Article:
USAF C-21A accident in Decatur, IL 3 OCT 2006

Military aircraft accidents/mishaps.
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Unread post03 Oct 2006, 20:33

Air Force training jet crashes at Decatur Airport
http://www.herald-review.com/articles/2006/10/03/news/local_news/1018165.txt

By ALICIA SPATES and MIKE FRAZIER - H&R Staff Writers
DECATUR - Mike Copsy thought an airplane was flying awfully low about midday Monday.

The motorist, who lives in rural Charleston, looked to see if the plane landed safely at Decatur Airport, and he saw smoke.

Firetrucks soon arrived three-tenths of a mile from the end of the runway to knock down a blaze.

"The engines (of the plane) were still going when they were hosing it down," he said.

Two crew members walked away from a crash of a small military trainer jet, said airport director Gene Marcinkowski.

One person suffered a broken ankle, and the other was uninjured, Marcinkowski said.

The jet, an Air Force Flight Standards Agency C-21, was based out of Will Rogers Air Guard Station in Oklahoma City, OK, according to a news release from the Air Force 375th Airlift Wing. The aircraft was performing touch-and-go landing training at the airport.

A board of officers will investigate the crash, the release stated.

Marcinkowski said he had no other details about the crash.

"Everybody saw it happen, and they responded," he said. "That's the way it's supposed to happen. And people did walk away, that's the best part."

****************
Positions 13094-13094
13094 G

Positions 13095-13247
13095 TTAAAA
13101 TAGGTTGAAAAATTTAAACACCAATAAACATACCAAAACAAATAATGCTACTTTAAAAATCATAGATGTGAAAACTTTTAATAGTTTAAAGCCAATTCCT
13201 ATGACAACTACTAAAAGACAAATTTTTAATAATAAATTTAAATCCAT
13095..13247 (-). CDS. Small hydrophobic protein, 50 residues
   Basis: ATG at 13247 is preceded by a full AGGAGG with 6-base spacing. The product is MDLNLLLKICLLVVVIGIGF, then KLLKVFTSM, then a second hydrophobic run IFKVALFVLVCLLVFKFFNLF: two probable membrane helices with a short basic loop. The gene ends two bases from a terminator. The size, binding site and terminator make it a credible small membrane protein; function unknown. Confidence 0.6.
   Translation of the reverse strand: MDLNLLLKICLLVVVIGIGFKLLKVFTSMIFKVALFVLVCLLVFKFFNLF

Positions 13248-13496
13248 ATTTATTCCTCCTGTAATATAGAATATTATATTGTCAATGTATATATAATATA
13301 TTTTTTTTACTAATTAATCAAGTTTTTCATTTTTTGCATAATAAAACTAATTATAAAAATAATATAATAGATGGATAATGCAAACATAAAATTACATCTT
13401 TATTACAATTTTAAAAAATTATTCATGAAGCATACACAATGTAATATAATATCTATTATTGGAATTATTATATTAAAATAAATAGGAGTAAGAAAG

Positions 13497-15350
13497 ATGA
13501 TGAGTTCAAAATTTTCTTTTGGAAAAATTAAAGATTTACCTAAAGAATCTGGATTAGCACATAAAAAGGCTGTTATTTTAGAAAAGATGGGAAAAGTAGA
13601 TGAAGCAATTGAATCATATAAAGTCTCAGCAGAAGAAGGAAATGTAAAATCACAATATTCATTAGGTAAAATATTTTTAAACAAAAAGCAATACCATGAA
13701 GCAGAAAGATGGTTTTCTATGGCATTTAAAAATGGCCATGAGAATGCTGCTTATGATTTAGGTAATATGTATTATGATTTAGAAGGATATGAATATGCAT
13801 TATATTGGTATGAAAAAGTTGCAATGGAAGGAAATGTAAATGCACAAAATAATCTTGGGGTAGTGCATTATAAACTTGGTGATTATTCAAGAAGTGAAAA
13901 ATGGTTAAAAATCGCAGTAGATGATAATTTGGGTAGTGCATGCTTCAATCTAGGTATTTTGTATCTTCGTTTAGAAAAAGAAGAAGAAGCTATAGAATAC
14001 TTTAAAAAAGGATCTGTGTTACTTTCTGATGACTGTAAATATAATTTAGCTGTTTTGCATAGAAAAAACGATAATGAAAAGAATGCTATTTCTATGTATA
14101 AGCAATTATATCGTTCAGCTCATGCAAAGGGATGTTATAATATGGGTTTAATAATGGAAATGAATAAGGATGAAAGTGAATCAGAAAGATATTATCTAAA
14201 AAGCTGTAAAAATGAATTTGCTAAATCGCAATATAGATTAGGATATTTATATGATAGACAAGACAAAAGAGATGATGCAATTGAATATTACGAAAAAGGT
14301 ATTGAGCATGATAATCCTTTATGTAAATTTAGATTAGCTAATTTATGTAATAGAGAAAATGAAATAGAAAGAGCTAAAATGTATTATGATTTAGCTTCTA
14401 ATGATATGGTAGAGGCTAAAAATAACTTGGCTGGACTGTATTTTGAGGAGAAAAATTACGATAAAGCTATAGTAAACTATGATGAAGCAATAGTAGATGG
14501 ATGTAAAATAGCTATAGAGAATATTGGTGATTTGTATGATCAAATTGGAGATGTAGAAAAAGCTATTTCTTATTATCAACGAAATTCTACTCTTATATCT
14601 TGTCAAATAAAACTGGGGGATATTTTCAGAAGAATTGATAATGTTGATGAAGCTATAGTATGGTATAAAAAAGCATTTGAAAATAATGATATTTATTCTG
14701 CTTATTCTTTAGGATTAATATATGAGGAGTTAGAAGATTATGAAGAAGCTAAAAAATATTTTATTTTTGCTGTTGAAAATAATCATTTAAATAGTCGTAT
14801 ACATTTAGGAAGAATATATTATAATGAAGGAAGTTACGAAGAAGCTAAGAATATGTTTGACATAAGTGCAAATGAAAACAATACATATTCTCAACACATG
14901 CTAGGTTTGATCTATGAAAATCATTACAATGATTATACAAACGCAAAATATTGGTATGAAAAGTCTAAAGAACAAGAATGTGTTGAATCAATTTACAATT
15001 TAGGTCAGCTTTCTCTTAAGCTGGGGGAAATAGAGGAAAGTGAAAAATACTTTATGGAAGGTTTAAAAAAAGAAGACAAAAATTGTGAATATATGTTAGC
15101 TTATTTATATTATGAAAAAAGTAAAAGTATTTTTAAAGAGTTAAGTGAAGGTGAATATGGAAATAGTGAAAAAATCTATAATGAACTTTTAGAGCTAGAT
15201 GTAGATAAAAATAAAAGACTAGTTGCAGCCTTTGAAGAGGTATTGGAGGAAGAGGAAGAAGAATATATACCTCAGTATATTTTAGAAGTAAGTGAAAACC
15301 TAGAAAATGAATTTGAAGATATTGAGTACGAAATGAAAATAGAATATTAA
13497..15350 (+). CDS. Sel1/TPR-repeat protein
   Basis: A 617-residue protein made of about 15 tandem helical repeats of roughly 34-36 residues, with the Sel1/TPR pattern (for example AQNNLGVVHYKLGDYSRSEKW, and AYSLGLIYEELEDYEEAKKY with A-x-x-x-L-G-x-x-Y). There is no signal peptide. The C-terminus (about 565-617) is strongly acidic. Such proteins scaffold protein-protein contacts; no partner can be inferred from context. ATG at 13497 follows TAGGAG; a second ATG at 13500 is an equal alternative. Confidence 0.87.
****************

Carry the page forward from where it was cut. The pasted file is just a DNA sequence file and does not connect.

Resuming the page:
Marcinkowski credited rapid response from several groups, including Decatur Airport fire units and firefighters from Decatur and Mount Zion. Civilian and military emergency crews also responded to the scene.

"The fire was put out; it was a pretty decent fire," Marcinkowski said. "I was really pleased with the fire response all around from all the units, particularly airport units who were Johnny-on-the-spot."

The airport was locked down by local law enforcement temporarily, but Marcinkowski said it was reopened by early afternoon.

It's not unusual for military groups to do exercises at the airport, including landing, taking off and flying around the facility, he said.

Damage to the airport was minimal.

"It is amazing," Marcinkowski said. "I would say there is zero damage out there, lights included. They kind of slid through everything. That's the design of an airport, where they can slide and be as much intact as they can without rolling or tumbling."

Several curious onlookers came to nearby country roads, and several brought binoculars to get a good look at the efforts of emergency responders.

Alicia Spates can be reached at aspates@ herald-review.com or 421-6986. Mike Frazier can be reached at mfrazier@ herald-review.com or 421-7985.
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